News | Lung Imaging | March 29, 2021

Updated USPSTF LCS guidelines based solely on age, pack-years, and quit-years perpetuate eligibility disparities among racial and ethnic minorities, although incorporating certain risk prediction models may help reduce such inequalities

Ultimately, because LYFS-CT may exclude minority patients who could benefit from LCS and underestimate the benefits of LCS, the authors of this AJR article suggested "augmenting LCS eligibility for minority patients using combinations of models"--specifically, the PLCOm2012 model in conjunction with LYFS-CT and USPSTF-2020. Image courtesy of American Roentgen Ray Society (ARRS), American Journal of Roentgenology (AJR)

Ultimately, because LYFS-CT may exclude minority patients who could benefit from LCS and underestimate the benefits of LCS, the authors of this AJR article suggested "augmenting LCS eligibility for minority patients using combinations of models"--specifically, the PLCOm2012 model in conjunction with LYFS-CT and USPSTF-2020. Image courtesy of American Roentgen Ray Society (ARRS), American Journal of Roentgenology (AJR)


March 29, 2021 — According to ARRS' American Journal of Roentgenology (AJR), updated United States Preventive Services Task Force (USPSTF) lung cancer screening (LCS) guidelines based solely on age, pack-years, and quit-years perpetuate eligibility disparities among racial and ethnic minorities, although incorporating certain risk prediction models may help reduce such inequalities.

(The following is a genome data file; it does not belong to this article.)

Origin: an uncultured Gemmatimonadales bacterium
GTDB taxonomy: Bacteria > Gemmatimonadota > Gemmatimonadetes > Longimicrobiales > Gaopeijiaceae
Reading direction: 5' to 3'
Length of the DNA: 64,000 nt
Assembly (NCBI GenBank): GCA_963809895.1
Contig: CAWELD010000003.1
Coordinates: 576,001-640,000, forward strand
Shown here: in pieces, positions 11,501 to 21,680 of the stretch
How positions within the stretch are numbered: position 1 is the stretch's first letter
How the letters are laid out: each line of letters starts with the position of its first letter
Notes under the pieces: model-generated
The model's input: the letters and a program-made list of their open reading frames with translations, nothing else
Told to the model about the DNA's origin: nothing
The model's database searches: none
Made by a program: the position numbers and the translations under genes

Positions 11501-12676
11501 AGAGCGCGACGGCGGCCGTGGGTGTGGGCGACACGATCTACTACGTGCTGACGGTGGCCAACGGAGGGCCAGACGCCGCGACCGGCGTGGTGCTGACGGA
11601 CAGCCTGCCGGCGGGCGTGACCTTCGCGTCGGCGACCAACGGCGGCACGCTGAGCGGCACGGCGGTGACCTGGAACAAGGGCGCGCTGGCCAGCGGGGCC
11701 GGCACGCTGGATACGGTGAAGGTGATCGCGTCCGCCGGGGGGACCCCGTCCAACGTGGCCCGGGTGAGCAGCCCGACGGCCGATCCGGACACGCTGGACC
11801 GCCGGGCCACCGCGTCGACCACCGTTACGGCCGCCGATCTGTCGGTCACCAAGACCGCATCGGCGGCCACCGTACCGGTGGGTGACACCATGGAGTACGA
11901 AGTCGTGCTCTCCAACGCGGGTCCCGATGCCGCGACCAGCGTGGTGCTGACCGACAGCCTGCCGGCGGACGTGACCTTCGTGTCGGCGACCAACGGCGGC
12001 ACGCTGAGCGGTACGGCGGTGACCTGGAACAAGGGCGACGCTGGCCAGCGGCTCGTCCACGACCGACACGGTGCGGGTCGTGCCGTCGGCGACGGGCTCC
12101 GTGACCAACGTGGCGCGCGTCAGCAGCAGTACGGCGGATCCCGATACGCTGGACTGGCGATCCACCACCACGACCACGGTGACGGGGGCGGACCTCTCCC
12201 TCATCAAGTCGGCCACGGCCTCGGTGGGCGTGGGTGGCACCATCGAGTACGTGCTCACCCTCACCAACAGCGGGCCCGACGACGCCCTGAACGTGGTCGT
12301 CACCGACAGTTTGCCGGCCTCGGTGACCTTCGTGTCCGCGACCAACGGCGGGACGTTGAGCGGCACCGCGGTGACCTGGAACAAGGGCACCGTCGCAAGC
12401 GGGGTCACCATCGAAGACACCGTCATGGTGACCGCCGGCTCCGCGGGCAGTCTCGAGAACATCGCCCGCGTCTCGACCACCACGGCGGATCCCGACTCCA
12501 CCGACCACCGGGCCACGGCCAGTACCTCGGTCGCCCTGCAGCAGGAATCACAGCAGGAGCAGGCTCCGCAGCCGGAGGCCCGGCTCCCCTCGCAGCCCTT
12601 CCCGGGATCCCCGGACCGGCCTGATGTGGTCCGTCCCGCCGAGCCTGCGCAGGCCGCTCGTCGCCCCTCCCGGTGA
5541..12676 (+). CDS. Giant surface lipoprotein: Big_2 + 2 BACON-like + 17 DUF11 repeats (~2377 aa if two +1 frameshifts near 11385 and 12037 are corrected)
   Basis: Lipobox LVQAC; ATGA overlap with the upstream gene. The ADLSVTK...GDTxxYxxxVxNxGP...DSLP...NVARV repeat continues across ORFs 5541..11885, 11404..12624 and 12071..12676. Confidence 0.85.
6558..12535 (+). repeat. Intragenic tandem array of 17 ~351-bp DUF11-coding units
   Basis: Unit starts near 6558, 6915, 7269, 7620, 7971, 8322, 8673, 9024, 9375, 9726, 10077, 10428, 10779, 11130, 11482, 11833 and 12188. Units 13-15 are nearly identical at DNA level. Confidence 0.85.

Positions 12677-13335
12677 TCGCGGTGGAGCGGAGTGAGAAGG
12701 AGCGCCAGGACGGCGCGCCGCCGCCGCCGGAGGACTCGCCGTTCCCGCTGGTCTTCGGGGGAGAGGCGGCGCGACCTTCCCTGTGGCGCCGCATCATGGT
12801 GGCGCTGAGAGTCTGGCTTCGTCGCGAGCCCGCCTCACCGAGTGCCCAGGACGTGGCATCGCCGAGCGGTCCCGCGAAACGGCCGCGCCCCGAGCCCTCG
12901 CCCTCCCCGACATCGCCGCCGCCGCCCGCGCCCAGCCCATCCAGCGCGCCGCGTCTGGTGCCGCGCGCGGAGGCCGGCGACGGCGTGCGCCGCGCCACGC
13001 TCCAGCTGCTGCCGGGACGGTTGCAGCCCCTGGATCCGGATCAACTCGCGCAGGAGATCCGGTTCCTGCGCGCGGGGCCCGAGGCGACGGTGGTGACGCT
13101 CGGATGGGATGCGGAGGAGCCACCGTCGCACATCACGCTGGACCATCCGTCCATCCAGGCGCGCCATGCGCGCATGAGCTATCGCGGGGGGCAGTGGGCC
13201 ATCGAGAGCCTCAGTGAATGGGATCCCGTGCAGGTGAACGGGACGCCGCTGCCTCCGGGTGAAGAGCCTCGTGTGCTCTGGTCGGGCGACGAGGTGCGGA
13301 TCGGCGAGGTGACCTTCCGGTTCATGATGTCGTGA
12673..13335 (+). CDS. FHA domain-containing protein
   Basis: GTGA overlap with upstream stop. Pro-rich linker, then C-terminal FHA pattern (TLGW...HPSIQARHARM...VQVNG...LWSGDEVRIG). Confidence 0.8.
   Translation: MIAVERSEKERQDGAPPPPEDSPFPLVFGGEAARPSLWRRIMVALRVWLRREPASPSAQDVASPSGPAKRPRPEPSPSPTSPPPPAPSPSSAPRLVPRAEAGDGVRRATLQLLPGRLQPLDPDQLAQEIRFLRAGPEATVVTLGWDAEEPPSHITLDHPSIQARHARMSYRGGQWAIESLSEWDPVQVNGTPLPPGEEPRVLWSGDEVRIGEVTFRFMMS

By pulling data from the 2015 National Health Interview Survey (NHIS), Journal of the National Cancer Institute researchers (Landy et al.) were able to "estimate the effects of USPSTF-2020 guidelines on disparities in LCS eligibility for the non-institutionalized civilian US population," wrote Massachusetts General Hospital radiologists Efrén J. Flores and Anand K. Narayan in their AJR critique. In connecting this NHIS dataset to the National Death Index, the original researchers were able to not only estimate eligibility but also model any possible effects of guideline changes on preventable lung cancer deaths.

"However," Flores and Narayan contended, "by modeling the effects of changes instead of measuring actual outcomes, the authors' conclusions that LCS disparities can be nearly eliminated by using alternative eligibility criteria reflects an aspirational goal." In fact, updated criteria must be used alongside outreach efforts to ensure equitable access and appropriate follow-up.

To define eligibility based on individual risk as well as life expectancy, Landy et al. used the Life-Years From Screening-CT (LYFS-CT) model, despite the fact that life expectancy may limit access for minorities who have shorter life expectancies. Moreover, the initial investigators assumed that LCS would reduce lung cancer mortality by 20% for all racial and ethnic groups, even though previous studies have suggested that minorities may experience greater reductions in lung cancer mortality from LCS.

Ultimately, because LYFS-CT may exclude minority patients who could benefit from LCS and underestimate the benefits of LCS, the authors of this AJR article suggested "augmenting LCS eligibility for minority patients using combinations of models"--specifically, the PLCOm2012 model in conjunction with LYFS-CT and USPSTF-2020.

For more information: www.arrs.org


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